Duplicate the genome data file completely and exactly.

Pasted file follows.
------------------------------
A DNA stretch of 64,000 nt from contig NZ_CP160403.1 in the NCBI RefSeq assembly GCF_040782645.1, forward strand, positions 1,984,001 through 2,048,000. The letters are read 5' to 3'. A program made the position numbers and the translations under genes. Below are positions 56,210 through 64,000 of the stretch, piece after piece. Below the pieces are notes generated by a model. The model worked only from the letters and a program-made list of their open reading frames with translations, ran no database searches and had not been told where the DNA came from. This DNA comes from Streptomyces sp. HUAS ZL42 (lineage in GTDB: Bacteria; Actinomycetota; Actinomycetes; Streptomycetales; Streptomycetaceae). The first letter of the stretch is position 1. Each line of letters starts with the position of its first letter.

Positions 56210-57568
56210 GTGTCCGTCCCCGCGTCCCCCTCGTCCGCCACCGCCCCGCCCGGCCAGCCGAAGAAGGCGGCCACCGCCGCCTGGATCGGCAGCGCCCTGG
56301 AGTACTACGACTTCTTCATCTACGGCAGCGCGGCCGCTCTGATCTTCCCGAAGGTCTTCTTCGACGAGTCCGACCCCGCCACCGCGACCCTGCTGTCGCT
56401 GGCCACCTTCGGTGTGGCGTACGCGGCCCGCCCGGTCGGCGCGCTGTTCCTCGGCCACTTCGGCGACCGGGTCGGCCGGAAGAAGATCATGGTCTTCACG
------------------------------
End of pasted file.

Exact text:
A DNA stretch of 64,000 nt from contig NZ_CP160403.1 in the NCBI RefSeq assembly GCF_040782645.1, forward strand, positions 1,984,001 through 2,048,000. The letters are read 5' to 3'. A program made the position numbers and the translations under genes. Below are positions 56,210 through 64,000 of the stretch, piece after piece. Below the pieces are notes generated by a model. The model worked only from the letters and a program-made list of their open reading frames with translations, ran no database searches and had not been told where the DNA came from. This DNA comes from Streptomyces sp. HUAS ZL42 (lineage in GTDB: Bacteria; Actinomycetota; Actinomycetes; Streptomycetales; Streptomycetaceae). The first letter of the stretch is position 1. Each line of letters starts with the position of its first letter.

Positions 56210-57568
56210 GTGTCCGTCCCCGCGTCCCCCTCGTCCGCCACCGCCCCGCCCGGCCAGCCGAAGAAGGCGGCCACCGCCGCCTGGATCGGCAGCGCCCTGG
56301 AGTACTACGACTTCTTCATCTACGGCAGCGCGGCCGCTCTGATCTTCCCGAAGGTCTTCTTCGACGAGTCCGACCCCGCCACCGCGACCCTGCTGTCGCT
56401 GGCCACCTTCGGTGTGGCGTACGCGGCCCGCCCGGTCGGCGCGCTGTTCCTCGGCCACTTCGGCGACCGGGTCGGCCGGAAGAAGATCATGGTCTTCACG